It offers the ability to capture images, and even audio/video recordings of what teachers and students are sharing on the camera, as well as a variety of additional features we’ll explore.
That being said, with Epson’s new DC-13, the possibilities for what a document camera can be used for have been expanded on significantly.
The DC-13 has all the functionality from a document camera you would expect. You can plug it into your display or projector through a VGA or HDMI port, you can adjust the lighting with a built in LCD light, you can use the included remote to interact with the document camera without having to stand right next to it, and you can even hit the “freeze” button to freeze the image currently being shown.
The remote and freeze capability can also allow the teacher to more easily walk around the room, without being tied down to the camera at all times. For example, the teacher could put a problem under the document camera, freeze it, put the answer under the camera and then walk around to work with students. When the teacher is ready to show the answer, they can use the remote to show it from wherever they’re standing.
The focus button also allows for easy adjustment of items being shown on the camera. I tested it out with both flat objects and 3D objects, and the focus was always immediately on point. The zoom button also comes in handy if a teacher needs to enlarge whatever they’re showing.
But beyond that, my absolutely favorite feature of the DC-13 is the ability to save images and audio/video recordings. The DC-13 has a built-in mic to record audio. You can hit the “Record” button on the camera to record a video of whatever is being shown and said.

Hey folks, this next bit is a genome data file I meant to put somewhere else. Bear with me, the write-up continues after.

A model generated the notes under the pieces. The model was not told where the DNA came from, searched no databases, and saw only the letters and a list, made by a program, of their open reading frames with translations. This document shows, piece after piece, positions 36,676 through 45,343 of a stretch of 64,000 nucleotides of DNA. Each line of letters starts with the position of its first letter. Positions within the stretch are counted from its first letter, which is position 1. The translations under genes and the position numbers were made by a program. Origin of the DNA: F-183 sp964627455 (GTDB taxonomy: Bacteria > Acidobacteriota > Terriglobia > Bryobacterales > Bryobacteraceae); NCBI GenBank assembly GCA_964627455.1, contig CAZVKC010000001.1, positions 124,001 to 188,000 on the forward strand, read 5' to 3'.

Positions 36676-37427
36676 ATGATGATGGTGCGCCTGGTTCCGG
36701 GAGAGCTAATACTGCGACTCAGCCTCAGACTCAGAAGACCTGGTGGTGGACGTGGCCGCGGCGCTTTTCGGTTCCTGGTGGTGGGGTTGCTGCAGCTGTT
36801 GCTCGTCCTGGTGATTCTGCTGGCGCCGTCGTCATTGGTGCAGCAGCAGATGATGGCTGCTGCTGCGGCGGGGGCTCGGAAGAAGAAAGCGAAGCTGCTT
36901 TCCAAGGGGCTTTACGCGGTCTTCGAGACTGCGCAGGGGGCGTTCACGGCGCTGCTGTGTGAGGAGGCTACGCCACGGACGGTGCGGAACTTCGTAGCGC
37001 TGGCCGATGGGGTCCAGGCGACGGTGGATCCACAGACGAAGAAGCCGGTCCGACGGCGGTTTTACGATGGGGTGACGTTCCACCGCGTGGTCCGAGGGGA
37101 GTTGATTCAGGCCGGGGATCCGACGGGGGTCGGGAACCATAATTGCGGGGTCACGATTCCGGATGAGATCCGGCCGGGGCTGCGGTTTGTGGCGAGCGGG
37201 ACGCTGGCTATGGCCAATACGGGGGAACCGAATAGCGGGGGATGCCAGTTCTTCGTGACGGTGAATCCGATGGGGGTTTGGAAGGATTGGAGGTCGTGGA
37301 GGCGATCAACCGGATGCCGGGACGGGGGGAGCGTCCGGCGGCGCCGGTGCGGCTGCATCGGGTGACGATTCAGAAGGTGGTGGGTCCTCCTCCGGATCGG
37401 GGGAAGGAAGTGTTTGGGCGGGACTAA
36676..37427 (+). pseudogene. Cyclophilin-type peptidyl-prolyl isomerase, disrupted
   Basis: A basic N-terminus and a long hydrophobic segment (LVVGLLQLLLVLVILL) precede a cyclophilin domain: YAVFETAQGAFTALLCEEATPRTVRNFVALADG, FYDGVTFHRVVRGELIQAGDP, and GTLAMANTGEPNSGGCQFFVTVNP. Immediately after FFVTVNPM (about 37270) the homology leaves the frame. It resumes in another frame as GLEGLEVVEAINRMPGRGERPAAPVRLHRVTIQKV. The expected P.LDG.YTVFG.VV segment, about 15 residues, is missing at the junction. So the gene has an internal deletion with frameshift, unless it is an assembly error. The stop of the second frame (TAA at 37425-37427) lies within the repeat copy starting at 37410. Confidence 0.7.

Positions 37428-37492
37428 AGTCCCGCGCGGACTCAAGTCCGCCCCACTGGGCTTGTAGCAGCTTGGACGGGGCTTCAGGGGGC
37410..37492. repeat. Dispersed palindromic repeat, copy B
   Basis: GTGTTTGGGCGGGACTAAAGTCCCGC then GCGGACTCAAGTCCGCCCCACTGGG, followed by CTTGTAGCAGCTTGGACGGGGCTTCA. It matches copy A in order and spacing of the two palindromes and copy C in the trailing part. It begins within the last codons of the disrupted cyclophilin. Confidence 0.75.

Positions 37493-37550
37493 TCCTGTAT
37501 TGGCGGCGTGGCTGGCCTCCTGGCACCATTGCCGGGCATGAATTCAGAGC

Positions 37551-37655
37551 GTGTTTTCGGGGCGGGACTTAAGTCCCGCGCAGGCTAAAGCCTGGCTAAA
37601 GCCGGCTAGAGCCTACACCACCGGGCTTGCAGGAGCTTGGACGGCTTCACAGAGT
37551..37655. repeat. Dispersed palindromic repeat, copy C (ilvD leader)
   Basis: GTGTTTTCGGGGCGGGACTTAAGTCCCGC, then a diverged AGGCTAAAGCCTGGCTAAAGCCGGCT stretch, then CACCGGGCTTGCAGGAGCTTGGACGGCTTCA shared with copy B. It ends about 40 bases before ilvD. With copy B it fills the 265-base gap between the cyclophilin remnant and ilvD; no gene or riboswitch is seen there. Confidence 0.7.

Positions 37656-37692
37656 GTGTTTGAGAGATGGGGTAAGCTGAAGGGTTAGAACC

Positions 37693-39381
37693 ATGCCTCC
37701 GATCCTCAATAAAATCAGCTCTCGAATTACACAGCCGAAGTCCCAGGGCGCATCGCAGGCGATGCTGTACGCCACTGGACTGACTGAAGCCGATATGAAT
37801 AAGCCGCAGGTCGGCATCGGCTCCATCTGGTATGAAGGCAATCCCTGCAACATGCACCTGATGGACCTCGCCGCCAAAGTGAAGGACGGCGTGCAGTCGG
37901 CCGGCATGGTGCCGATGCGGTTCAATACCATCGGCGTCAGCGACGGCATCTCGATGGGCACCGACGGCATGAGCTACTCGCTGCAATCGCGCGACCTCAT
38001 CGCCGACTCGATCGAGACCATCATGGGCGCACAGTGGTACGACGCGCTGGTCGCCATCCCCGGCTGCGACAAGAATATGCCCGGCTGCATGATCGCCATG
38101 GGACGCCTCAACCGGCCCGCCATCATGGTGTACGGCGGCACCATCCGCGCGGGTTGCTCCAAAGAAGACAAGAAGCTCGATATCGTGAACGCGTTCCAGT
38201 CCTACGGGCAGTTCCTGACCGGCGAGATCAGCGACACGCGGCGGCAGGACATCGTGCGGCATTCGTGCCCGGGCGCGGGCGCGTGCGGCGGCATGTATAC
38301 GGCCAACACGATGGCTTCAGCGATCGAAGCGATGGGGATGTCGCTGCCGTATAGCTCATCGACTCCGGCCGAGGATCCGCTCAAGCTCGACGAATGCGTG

I think this is absolutely awesome for teachers who might want to create videos for blended/flipped learning situations, as well as for creating video resources for students who are absent, or who might need to go back and review material at a later date. Everything that’s recorded is automatically saved to the SD card (not included), so you can easily access it later.
Overall, it’s been a long time since I was excited by a document camera. It was always a useful tool if I wanted to show students something paper-based, but I never found much use for it beyond that.
With Epson’s DC-13’s capture and record functionality, I see an exciting new range of possibilities for how a document camera like this could be used in the classroom. During my testing, I was consistently impressed with the ease of use of the camera, but also its extended functionality.
In short, if your classroom or school is in the market for a new, innovative document camera, one where teachers can also easily create recordings to share with students, I absolutely recommend Epson’s new DC-13.
The opinions expressed in this review are my own.
I was not compensated for writing this review.
I received a review DC-13 unit for the duration of the reviewing process.